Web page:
CALGARY, Alberta – Twenty Twenty One. Fairness and equality are at the forefront of every media release and public engagement. It has become so intertwined with daily life, it’s almost instinct. And following that trend, Calgary-based oil producer Sameness Exploration has begun its 2021 winter drilling program with a new spin. And a musical one at that.
Inspired by the classic children’s game of musical chairs, the new operational program will ensure all staff on a drilling site are given a fair shot at working in all positions, regardless of gender, race, skill, experience, or education.
Once all staff have arrived on site, a large loudspeaker will begin to play circus music and staff will begin to walk around the outside of the location. The music will be stopped at a random time and all staff will race each other to a shack, building, control console, or machine. The location or operation they get to first is their responsibility for that day. The next shift change, the process repeats, and so on until the operation is completed.
“We’re aiming to give the roughnecks a shot at consulting, and the consultants a reminder of being a roughneck. The driller gets to log samples and the geologists get to sleep on the couch like an MWD hand. The mudman gets to gets to think he’s God like a directional driller, and the Medic might be able to do a drilling mud tasting. It’s all about rounding out the experience for everyone on site. Of course each day’s shift wages will be per position, not based on which staff member does each job.” – Will Fairall, CEO Sameness Exploration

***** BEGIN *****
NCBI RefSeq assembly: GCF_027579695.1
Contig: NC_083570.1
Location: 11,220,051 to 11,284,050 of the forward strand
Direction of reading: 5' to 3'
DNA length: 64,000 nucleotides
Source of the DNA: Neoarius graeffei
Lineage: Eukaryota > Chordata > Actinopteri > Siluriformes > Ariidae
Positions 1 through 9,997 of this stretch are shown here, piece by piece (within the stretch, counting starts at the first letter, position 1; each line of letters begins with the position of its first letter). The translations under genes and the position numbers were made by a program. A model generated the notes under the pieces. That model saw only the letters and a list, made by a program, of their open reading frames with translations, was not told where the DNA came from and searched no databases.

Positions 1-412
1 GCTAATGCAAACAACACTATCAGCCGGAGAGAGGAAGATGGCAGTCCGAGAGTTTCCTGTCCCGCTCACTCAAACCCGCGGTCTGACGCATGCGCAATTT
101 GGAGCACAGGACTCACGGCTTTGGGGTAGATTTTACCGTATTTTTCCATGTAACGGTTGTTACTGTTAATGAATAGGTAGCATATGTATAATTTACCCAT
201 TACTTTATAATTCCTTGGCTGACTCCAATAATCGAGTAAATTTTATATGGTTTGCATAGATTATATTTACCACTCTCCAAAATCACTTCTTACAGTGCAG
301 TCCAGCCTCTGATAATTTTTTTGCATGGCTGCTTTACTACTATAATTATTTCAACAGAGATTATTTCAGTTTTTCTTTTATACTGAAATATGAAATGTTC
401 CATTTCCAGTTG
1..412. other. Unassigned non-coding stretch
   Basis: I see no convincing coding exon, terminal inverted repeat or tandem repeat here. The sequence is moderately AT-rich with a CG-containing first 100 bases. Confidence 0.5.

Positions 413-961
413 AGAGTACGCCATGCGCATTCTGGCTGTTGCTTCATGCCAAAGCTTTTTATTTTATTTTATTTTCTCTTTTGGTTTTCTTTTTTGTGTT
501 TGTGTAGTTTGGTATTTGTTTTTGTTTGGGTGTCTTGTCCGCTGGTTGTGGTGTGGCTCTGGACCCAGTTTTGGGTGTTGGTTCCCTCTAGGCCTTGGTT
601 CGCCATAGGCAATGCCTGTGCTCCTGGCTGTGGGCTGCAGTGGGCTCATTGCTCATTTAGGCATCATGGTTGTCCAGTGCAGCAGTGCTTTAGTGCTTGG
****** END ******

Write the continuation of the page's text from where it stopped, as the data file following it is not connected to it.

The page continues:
The first 3 drilling sites are located in the Drayton Valley area, with future drilling plans further into the deep basin region between Edson and Grande Cache.
Before putting this plan into full effect, the executive management team at Sameness Exploration conducted a number of field tests for its Equal Pay and Equal Duties for All (EPEDA) fairness and equity program, with remarkable results. One issue the company found with the new program is that, even through the music was stopped at random, some staff ended up with the same station day after day, and in some cases for the duration of the simulated drill. Michael Torris, a directional drilling contractor who was part of the early program testing, spoke to 2P News this morning about his experiences during a mock trial.
“Yeah, I’m a directional driller and i like to keep busy. But I wound up being the night-duty wellsite geologist 6 out of 7 nights. Hey listen, i’m an a-type personality who likes to keep very, very busy. But with all due respect to the wellsite geo, sitting around on a couch for 12 hours at a time, half awake, flipping through crusty hustler magazines and eating doritos isn’t exactly my idea of keeping busy.” – Bruce Nutall, directional driller.
Despite some of the trial results, Sameness Exploration hopes that its winter 2021 drilling program under this new EPEDA field operational fairness strategy will be widely successful and expects that other E&P companies will soon follow suit.